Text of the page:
The male Yellow-crested Tanager is somewhat two-toned, black above and tawny below. The upperparts are extensively black, other than a narrow buffy yellow crown streak and a buffy yellow or tawny yellow rump. The underparts are generally buffy yellow or tawny yellow, paler on the throat, and with a narrow black breast band, creating a "bow tie" pattern. Females are primarily yellow, greener above, and with a gray crown and sides to the head.
Male Yellow-crested Tanager is distinctive. Though it shares similar characteristics to other species of Tachyphonus in being dark above with a warm colored rump and often concealed bright crest, it easily is distinguished by the extensively tawny (not black) underparts (Ridgely and Tudor 1989). The black "bow-tie" necklace is also distinctive, though it is variable in extent, and occasionally is nearly absent. The female is more difficult to distinguish, and perhaps is most likely to be confused with female Fulvous-crested Tanager (T. surinamus), female White-shouldered Tanager (T. luctuosus), or with Gray-headed Tanager (Eucometis penicillata). All of these share similar characteristics in being olive above with a grayish head and yellowish underparts. Female Fulvous-crested Tanager is more ochre, less yellow, below, and its eye is surrounded by greenish or yellowish. Female White-shouldered Tanager is smaller, with a white throat and purer gray tones to the head. Gray-headed Tanager is larger, with a shaggy gray crest. Yellow-crested Tanager is allopatric to its sister species, Flame-crested Tanager (T. cristatus); female Flame-crested Tanager is much browner than female Yellow-crested.
Adult male: Forecrown and sides of the head black, with a semi concealed, buffy yellow streak on the center and rear of the crown; the intensity of the color of the crown streak is individually variable (Zimmer 1945, Isler and Isler 1987). Nape, sides of the neck, and upper back black. Lpwer back, rump, and uppertail coverts deep buff. Rectrices black. Wings black, but outer scapulars and bend of the wing white; this white wing patch usually is concealed, however. Throat dark yellow buff, bordered below by a narrow black breast band, broader at the sides of the breast; the extent of the breast band is individually variable, and may be obscure (Zimmer 1945, Isler and Isler 1987). Center of breast tawny, but belly, flanks, and undertail coverts yellowish buff (Hilty 2011).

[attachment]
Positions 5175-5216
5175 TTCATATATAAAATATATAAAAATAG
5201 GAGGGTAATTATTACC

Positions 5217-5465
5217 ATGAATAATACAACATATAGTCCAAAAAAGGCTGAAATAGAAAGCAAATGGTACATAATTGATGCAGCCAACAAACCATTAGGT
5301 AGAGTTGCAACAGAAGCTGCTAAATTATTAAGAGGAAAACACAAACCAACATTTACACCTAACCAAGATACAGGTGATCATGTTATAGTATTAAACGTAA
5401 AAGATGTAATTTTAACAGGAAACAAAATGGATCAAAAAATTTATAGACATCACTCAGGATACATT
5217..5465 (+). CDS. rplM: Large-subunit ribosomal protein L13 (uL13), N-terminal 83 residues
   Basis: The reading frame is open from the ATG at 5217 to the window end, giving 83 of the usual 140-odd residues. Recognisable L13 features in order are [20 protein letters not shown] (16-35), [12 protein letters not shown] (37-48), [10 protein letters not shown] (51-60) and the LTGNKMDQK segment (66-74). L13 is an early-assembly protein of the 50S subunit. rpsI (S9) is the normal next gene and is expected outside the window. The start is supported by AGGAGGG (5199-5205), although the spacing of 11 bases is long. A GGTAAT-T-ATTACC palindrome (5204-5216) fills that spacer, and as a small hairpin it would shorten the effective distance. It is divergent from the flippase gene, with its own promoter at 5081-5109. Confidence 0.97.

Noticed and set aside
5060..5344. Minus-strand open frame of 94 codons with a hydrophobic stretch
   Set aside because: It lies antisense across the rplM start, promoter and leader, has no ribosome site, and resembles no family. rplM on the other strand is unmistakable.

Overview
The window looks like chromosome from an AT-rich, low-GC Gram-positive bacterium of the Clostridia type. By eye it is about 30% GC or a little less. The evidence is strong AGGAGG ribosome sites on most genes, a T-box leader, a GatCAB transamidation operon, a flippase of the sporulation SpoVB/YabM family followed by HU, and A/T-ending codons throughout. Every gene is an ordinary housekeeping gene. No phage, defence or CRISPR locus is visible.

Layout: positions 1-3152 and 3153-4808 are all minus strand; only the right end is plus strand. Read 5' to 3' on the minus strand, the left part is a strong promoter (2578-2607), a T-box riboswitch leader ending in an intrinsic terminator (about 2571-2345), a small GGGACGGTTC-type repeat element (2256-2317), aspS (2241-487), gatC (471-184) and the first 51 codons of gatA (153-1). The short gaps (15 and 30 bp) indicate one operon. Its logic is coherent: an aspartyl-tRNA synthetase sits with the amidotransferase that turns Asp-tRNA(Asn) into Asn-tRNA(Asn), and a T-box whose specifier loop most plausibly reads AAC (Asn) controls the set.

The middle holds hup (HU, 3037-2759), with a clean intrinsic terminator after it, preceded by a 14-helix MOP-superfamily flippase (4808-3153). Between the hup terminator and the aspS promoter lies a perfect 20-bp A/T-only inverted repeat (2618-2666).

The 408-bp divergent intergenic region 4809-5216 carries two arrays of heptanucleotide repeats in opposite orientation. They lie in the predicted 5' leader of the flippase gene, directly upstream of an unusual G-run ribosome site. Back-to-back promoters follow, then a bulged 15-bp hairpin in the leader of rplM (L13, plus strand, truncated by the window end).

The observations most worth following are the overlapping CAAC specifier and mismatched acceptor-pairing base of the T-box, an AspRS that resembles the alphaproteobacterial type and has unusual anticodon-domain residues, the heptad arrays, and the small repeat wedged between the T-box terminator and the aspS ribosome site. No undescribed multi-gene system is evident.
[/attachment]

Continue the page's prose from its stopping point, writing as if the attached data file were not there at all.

Adult female: Crown and sides of the head gray. Back, wings, and tail olive. Throat whitish, shading to ochraceous buff on the breast and belly; undertail coverts ochraceous buff, tinged with cinnamon. Females vary in the depth of the color of gray on the head, and the amount of buff on the throat and undertail coverts (Zimmer 1945, Isler and Isler 1987).
Though the sexes are obviously dichromatic, they are even more dissimilar when plumage coloration is quantified under an avian vision model (Burns and Shultz 2012).
Immature: Similar to the adult female plumage, but the throat is as yellow as the breast, and the crown is olive, concolor with the back (Zimmer 1945, Isler and Isler 1987).
Plumage descriptions based on Hilty (2011), except where otherwise noted.
Tanagers that have been studied have a Complex Basic Strategy or Complex Alternative Strategy, and the preformative molt in Tachyphonus is partial in nature (Ryder and Wolf 2009). However, after formative plumage is attained, most tanagers only molt once a year (Isler and Isler 1987). This prebasic molt likely occurs after the breeding season (Isler and Isler 1987, Ryder and Wolfe 2009). Many species have been found to breed in subadult plumage (Isler and Isler 1987). Although an immature plumage is described for Yellow-crested Tanager, more specific information on molt and its timing is not available for this species. Molt has been observed in the allopatric sister species Flame-crested Tanager (Tachyphonus cristatus), with wing molt in three of four specimens captured from late February to early March (Willard et al. 1991).
Iris: dark brown
Bill: blackish, with most of the lower mandible grayish blue
Tarsi and toes: dark gray to leaden
Bare parts color data from Taczanowski (1884) and Hilty (2011).
Total length: 15-15.5 cm (Isler and Isler 1987, Sick 1993).
male, wing chord 79.5 mm; tail length 75 mm; bill length (culmen) 14.75 mm; tarsus length, 18.5 mm (n = 1; Berlepsch 1889).
male, wing length 79 mm; tail length 70 mm; bill length, 17 mm; tarsus length 19 mm (n = ?; Taczanowski 1884)
female, wing length 68-69 mm; tail length 65 mm; bill length, 16 mm; tarsus length 19 mm (n = ?; Taczanowski 1884)
Mass: mean 19 g (range 15.5-19.8 g, n = 9; Isler and Isler 1987). Additional data: 17 g (n = ?; Terborgh et al. 1990), 19 g (n = ?; Pearson 1971).